RiskBrexitWhat the Brexit extension and UK snap election means for corporate treasurers

What the Brexit extension and UK snap election means for corporate treasurers

What does the latest news regarding Brexit and the UK announcing a General Election mean for corporate treasurers?

On October 28th, the President of the European Council Donald Tusk approved yet another Brexit extension, pushing the deadline for Britain’s exit from the EU back to January 31st. A day later, British lawmakers, in a bid to break their Brexit deadlock, called a general election to be held on December 12th, with Parliament set to dissolve on November 6th, giving political parties just five weeks to launch their respective campaigns. Most businesses based in the UK and Europe will welcome the EU’s latest extension because it ultimately avoids a no-deal Brexit. However, it also means that corporate treasurers are staring down the barrel of another three months left in limbo.

“We expect the extension to be a mixed bag for British businesses,” Research Editor at Hargreaves Lansdown Nadeem Umar said. ‘On one hand, they have more time to – as the government calls it – “get ready for Brexit”. On the other, it’s an extra period of uncertainty,”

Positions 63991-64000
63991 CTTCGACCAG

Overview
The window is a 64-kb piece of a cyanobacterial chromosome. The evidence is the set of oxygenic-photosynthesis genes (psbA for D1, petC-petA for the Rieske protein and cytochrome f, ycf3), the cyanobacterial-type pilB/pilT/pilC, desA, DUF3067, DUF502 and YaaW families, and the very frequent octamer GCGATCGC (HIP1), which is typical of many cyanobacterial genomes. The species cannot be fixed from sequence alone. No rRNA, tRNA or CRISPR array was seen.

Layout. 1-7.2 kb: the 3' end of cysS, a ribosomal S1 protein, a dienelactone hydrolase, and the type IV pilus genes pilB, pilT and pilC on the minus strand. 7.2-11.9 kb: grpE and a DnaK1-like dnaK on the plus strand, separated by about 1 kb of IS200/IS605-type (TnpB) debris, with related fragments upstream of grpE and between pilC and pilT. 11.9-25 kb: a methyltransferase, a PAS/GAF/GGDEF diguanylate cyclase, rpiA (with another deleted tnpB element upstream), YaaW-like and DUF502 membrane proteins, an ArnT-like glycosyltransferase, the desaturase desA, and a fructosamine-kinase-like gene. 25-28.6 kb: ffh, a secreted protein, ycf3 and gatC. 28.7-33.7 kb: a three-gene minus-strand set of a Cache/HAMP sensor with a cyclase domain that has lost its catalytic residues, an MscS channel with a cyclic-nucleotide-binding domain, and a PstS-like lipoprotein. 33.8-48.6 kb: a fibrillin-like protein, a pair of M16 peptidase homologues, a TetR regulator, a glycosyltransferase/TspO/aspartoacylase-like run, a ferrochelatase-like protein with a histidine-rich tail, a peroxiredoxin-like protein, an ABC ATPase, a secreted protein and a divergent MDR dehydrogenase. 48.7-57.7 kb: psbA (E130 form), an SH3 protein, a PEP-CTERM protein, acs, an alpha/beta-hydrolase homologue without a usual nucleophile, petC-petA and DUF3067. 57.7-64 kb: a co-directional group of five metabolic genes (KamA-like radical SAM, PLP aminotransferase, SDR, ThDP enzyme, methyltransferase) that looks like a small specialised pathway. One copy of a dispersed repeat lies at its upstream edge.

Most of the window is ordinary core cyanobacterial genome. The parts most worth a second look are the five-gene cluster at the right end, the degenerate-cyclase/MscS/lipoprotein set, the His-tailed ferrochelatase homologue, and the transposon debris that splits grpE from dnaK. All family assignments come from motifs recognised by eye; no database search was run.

“The Bank of England (BoE) recently talked about how uncertainty is bad for business. The economics behind it also says, in the context of Brexit, lots of shorter delays are worse for big investment decisions and might lead to poorer outcomes for businesses than a single, longer delay.”

Even the new Brexit deadline could pose a challenge to corporates simply due to it coinciding with many companies full-year results.

“A lot of larger corporates have a financial year end of 31 December so, coming on top of the additional business activity and liquidity management that treasurers typically see around that time, there is some concern that the complexity of preparing for Brexit by 31 January could be amplified, especially in the event of no deal”, said James Winterton, Associate Director, Policy & Technical, at the Association of Corporate Treasurers (ACT).

One thing that most corporate treasurers can take solace from, however, is that at least the level of uncertainty they face in the build up to the January 31 deadline is not fundamentally that different to where they were on March 29.

Differing perspectives for corporate treasurers

Despite treasurers sharing the same key functions and responsibilities, the impact of uncertainty posed by Brexit can differ somewhat depending the company’s size, underlying business activities, geography and the financial institutions it works with.

For example, a corporate treasurer working for an EU-based business that works with a UK-based bank to trade euro-denominated derivatives may require those contracts novated across to an EU 27 branch of that bank. Therefore, a further delay to the Brexit deadline could be viewed as a bonus for larger corporates that have more exposure to Brexit in this regard.